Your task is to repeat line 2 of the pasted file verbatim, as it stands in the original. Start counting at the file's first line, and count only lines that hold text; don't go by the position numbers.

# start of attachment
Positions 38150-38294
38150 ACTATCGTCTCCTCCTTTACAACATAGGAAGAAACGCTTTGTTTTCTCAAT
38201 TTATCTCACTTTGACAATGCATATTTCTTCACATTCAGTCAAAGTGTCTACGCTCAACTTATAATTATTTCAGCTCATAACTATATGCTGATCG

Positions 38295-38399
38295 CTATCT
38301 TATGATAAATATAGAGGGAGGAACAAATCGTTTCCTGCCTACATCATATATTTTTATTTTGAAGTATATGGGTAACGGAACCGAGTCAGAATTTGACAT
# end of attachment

38150 ACTATCGTCTCCTCCTTTACAACATAGGAAGAAACGCTTTGTTTTCTCAAT